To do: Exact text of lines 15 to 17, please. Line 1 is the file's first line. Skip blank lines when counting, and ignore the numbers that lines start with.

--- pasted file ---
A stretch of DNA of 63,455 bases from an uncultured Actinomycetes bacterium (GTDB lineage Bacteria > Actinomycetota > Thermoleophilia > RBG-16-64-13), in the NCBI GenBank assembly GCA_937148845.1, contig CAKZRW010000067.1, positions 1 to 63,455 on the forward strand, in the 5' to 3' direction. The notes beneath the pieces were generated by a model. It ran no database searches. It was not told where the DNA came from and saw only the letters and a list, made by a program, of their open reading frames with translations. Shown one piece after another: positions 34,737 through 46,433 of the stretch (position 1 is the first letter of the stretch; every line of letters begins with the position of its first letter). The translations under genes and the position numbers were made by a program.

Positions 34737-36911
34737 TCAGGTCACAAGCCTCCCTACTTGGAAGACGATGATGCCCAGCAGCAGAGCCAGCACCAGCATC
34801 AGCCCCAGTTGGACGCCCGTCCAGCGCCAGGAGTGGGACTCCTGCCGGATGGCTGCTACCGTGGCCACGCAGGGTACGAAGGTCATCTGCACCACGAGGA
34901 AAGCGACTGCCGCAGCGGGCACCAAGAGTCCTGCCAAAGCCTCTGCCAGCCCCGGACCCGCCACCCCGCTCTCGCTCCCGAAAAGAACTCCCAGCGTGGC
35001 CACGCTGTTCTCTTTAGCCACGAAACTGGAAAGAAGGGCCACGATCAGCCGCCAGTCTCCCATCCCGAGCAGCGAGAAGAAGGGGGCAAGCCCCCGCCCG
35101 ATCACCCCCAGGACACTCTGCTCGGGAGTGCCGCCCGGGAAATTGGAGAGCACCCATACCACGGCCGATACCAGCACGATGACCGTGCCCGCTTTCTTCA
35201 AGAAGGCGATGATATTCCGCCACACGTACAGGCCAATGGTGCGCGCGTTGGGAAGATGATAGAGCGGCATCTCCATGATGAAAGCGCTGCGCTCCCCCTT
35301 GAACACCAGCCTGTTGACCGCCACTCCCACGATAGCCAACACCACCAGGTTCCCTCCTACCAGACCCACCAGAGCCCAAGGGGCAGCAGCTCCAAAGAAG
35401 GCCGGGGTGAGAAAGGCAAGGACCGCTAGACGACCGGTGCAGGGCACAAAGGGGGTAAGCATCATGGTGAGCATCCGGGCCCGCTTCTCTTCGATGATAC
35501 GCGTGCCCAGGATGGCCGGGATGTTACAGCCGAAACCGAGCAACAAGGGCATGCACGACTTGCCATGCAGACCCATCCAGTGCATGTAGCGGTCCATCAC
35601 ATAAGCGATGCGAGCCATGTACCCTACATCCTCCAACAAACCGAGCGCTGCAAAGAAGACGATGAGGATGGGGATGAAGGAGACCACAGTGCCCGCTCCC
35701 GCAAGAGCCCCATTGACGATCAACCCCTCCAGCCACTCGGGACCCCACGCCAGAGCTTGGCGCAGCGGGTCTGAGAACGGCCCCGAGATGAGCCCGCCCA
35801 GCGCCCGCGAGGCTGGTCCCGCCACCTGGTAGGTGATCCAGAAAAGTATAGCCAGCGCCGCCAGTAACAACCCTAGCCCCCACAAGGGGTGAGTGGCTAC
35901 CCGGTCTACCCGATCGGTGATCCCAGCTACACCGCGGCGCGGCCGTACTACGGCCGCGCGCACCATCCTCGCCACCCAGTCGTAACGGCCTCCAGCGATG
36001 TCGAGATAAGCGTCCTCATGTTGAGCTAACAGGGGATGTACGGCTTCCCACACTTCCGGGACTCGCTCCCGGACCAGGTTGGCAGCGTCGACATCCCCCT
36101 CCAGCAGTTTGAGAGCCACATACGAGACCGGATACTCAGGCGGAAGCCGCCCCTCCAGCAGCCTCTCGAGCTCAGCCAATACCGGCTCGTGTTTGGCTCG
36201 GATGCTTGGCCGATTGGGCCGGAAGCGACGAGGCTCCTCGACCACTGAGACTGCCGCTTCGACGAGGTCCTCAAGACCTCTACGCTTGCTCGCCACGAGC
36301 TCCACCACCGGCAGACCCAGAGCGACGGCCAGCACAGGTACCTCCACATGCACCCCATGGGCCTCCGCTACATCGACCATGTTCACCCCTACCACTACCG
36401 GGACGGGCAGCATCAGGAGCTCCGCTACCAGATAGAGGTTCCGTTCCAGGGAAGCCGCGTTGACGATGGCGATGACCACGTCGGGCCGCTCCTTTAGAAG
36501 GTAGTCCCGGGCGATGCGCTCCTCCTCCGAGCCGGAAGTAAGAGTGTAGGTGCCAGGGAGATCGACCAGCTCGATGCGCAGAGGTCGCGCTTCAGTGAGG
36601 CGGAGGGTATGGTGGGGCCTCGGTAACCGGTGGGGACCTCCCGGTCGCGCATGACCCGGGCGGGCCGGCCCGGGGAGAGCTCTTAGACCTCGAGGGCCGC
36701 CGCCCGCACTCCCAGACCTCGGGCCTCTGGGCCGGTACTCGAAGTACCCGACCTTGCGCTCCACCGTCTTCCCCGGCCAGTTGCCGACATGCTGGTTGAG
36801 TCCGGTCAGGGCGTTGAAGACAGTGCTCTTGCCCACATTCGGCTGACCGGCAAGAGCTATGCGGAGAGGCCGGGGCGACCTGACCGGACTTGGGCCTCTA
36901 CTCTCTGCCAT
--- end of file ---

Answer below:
35901 CCGGTCTACCCGATCGGTGATCCCAGCTACACCGCGGCGCGGCCGTACTACGGCCGCGCGCACCATCCTCGCCACCCAGTCGTAACGGCCTCCAGCGATG
36001 TCGAGATAAGCGTCCTCATGTTGAGCTAACAGGGGATGTACGGCTTCCCACACTTCCGGGACTCGCTCCCGGACCAGGTTGGCAGCGTCGACATCCCCCT
36101 CCAGCAGTTTGAGAGCCACATACGAGACCGGATACTCAGGCGGAAGCCGCCCCTCCAGCAGCCTCTCGAGCTCAGCCAATACCGGCTCGTGTTTGGCTCG